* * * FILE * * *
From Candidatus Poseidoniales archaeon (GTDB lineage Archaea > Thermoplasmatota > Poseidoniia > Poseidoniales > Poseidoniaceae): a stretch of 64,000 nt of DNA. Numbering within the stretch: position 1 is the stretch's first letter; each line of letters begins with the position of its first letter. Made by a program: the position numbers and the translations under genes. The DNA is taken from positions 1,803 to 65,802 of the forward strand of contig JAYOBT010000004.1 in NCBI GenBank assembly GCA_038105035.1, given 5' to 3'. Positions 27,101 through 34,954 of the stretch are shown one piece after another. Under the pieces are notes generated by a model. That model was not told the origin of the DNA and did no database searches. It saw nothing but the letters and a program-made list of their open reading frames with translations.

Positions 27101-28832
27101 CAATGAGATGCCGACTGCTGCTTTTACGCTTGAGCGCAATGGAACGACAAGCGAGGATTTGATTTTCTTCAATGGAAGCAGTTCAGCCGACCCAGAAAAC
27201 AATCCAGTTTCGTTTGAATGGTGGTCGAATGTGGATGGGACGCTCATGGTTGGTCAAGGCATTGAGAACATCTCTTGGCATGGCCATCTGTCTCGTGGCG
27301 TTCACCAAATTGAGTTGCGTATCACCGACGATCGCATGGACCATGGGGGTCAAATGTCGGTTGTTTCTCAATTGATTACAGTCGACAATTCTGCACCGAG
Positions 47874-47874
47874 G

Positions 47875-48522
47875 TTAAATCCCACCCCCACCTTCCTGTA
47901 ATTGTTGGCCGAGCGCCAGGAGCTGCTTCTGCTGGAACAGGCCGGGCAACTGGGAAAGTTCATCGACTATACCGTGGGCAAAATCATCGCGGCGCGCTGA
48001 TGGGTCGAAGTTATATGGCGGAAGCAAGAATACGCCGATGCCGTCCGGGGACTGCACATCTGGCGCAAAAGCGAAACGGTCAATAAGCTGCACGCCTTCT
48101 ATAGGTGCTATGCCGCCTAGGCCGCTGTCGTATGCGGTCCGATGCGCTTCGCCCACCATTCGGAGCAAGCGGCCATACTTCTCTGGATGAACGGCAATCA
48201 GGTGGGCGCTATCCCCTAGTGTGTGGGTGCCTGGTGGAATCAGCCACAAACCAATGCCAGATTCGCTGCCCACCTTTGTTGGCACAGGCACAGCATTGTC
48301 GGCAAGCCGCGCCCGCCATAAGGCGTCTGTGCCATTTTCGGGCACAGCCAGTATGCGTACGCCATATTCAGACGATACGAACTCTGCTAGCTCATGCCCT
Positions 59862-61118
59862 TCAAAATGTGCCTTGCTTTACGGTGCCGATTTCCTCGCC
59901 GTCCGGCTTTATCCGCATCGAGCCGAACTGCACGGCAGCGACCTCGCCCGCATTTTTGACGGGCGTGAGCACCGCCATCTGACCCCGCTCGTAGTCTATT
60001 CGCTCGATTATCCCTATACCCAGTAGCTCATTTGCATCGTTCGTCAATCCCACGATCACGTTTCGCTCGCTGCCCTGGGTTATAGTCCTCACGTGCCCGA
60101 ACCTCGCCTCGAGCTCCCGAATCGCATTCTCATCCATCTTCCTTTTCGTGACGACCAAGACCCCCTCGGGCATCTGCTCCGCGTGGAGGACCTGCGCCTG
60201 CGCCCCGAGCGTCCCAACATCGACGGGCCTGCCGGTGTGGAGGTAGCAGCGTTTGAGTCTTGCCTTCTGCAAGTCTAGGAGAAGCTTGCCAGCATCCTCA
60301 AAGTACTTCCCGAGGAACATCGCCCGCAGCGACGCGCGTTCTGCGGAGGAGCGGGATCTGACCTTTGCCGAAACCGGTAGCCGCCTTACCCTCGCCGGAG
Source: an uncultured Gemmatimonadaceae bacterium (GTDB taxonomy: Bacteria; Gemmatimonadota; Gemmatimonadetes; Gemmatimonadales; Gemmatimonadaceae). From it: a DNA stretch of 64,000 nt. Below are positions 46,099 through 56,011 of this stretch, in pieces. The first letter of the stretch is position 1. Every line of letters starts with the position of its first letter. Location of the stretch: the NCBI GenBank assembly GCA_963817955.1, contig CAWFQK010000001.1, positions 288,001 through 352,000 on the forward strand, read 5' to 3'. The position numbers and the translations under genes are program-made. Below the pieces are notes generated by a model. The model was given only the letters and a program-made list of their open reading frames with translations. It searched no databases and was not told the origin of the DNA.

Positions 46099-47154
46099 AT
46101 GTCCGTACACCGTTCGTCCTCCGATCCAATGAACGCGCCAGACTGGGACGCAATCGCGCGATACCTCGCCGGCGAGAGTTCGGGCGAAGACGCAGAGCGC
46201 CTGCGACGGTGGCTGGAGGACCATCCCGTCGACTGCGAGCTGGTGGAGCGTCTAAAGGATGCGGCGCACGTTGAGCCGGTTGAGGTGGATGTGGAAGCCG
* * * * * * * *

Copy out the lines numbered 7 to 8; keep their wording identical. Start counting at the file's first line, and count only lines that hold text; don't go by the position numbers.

47874 G

Positions 47875-48522